Adolescents must provide verbal informed assent to participate (Multimedia Appendix 2). On a regular schedule (eg, every 2 weeks), each practice will send a BCH research assistant (RA) a list of age-eligible adolescent patients with upcoming well visits in the next 2 to 6 weeks. The BCH RA will then mail a study invitation coaddressed to adolescents and their caregivers, which includes an informational letter on the practice’s letterhead and a study flyer with a QR code that leads to the brief study eligibility survey. Recruitment materials emphasize that adolescents do not need to have used substances to join the study, just as those with riding risk do not need to have used a substance themselves. Within 2 weeks of an adolescent’s scheduled visit, the RA will attempt to contact the adolescent by telephone to invite them to complete the eligibility survey, which the RA, based on the adolescent’s preference, can administer verbally or send for self-completion using an electronic link by SMS text message or email. At any point, a caregiver or adolescent can opt out of being contacted further. Eligible patients will be directed to an electronic information sheet and a 5-minute video brochure developed in collaboration with youth advisors. During a telephone call before the adolescent patients’ visit, a BCH RA will summarize key information using a standard assent script. If willing to join the study and able to answer 6 questions assessing study understanding correctly, adolescents will have the option to discuss the study with a parent or guardian and may then provide their verbal assent to participate. Adolescents who turn 18 during the study period will be asked to consent as an adult on or near their 18th birthday.

In addition to obtaining study assent, we will ask adolescents whether they assent or decline to have their deidentified study data shared with the NIAAA Data Archive (NIAAADA), a national data repository to which NIAAA-funded investigators conducting human subjects research are expected to submit deidentified individual-level data [39]. This data sharing is not a condition of study participation and does not require parental permission. Adolescents can receive up to US $100 in small-value merchandise electronic gift cards for completion of study surveys (US $5, US $10, or US $15 for a survey, depending on its length).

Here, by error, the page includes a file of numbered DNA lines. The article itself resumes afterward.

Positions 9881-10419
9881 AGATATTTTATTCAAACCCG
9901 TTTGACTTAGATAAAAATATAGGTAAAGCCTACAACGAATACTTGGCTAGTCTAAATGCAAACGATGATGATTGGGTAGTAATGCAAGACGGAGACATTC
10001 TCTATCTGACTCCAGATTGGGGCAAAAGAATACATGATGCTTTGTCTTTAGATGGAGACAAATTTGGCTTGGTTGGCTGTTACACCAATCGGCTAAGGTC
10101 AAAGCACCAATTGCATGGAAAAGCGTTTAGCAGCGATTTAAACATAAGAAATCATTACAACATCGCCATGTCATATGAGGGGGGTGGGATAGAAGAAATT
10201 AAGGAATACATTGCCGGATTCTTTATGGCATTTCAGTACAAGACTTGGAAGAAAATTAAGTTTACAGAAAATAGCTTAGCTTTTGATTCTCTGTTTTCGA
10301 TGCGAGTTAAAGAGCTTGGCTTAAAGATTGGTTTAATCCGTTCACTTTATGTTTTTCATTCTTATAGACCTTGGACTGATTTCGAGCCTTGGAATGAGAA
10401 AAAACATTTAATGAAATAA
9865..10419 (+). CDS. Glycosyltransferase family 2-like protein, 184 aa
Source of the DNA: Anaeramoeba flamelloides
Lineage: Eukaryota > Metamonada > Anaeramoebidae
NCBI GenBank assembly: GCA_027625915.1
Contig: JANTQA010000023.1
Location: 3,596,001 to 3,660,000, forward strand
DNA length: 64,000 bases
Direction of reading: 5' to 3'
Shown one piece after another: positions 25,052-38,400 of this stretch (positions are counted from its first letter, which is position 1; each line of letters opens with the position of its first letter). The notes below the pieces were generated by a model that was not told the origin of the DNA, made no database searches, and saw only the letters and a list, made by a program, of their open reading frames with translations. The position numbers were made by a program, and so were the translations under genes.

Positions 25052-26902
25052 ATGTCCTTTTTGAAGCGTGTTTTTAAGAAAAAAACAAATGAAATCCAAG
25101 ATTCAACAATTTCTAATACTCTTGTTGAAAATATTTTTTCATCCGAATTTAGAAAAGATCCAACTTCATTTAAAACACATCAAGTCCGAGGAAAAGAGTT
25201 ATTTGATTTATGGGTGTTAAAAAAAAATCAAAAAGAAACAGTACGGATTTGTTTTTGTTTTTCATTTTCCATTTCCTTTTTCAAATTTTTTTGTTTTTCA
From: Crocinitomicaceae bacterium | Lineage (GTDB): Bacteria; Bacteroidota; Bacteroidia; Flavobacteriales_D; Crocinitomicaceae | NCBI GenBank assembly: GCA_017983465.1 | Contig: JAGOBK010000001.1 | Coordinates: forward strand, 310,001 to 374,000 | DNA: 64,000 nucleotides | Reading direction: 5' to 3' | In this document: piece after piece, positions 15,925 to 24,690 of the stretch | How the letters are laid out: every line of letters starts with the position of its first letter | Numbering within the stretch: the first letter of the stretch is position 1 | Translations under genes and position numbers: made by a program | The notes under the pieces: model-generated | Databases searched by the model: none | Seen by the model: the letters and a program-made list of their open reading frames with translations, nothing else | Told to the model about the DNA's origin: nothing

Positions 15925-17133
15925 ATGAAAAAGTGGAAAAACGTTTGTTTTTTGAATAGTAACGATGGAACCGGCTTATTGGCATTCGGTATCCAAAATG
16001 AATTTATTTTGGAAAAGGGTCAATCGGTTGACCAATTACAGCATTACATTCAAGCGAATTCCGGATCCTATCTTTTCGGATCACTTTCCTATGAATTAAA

Study Design and Randomization

The study is a cluster randomized controlled trial involving 2 arms, intervention (CRAFFT-IS) and control (UC), with prospective follow-up for 12 months. Clinician randomization occurs within practice and on a rolling basis as practices enroll into the study. Participating pediatric primary care clinicians (doctor of medicine [MD], doctor of osteopathic medicine [DO], nurse practitioner [NP], and physician assistant [PA]) are randomly assigned to 1 of the study arms in a 1:1 ratio. Randomization is performed using a computerized, adaptive biased coin minimization scheme, which minimizes imbalance on the following factors, ranked by priority: clinician type (MD or DO vs NP or PA) and years in practice (≥10 vs <10) [40,41]. Compared to permuted blocks, adaptive biased coin minimization randomization has superior efficiency for achieving balance across multiple factors in studies with small units of randomization.

Clinicians are assigned a unique numeric code for temporary blinding while being randomized. After randomization, clinician study arm assignments are unblinded and shared with the study team. Study arm assignments cannot be blinded because the study team needs to train clinicians according to group assignment.

Study Population, Sample Size, and Statistical Power

Practices and Clinicians

We will recruit up to 20 practices within the AAP PROS network, with up to 40 clinicians enrolled across these practices. To be eligible to participate, practices must (1) have at least 2 interested and eligible clinicians (clinician eligibility criteria are presented later in this subsection), (2) have a high-speed wireless internet connection available to ensure connectivity of study tablet computers, and (3) have an adolescent patient population that is primarily English speaking (the CRAFFT-IS has, to date, been tested only in English). Practices must not (1) be a practice or continuity clinic where residents or medical students routinely provide adolescent care (because trainees may not be available for training, implementation, and data collection for the duration of the practice’s participation in the study) or (2) have recently participated or be participating in other initiatives to improve adolescent substance use screening and brief intervention in their practice. Eligible clinicians (1) must be a clinician (MD, DO, NP, or PA) who sees patients for well visits and (2) must see ≥6 adolescents aged 14 to 17 years per week, on average, or approximately 300 adolescents per year, for well visits.


We aim to enroll a minimum of 1300 adolescent participants. Eligible adolescents must (1) present for an annual well visit with a participating clinician in either study arm, (2) be aged 14 to 17 years at the time of their well visit, (3) report past 12-month alcohol use or past 12-month riding risk, and (4) have a smartphone and be willing to share their mobile phone number with the study team. We chose the minimum age of 14 years because there is low prevalence of prior alcohol use among younger adolescents (<5% of adolescents aged 12-13 years in our prior studies reported past 12-month drinking [Harris SK, unpublished data, 2019]). In addition, to be considered fully enrolled, all adolescents must complete the previsit survey before seeing their clinician, as well as the CRAFFT screen for those scheduled to see a clinician in the intervention arm. Adolescents must be willing and able to complete monthly surveys for 12 months after their well visit.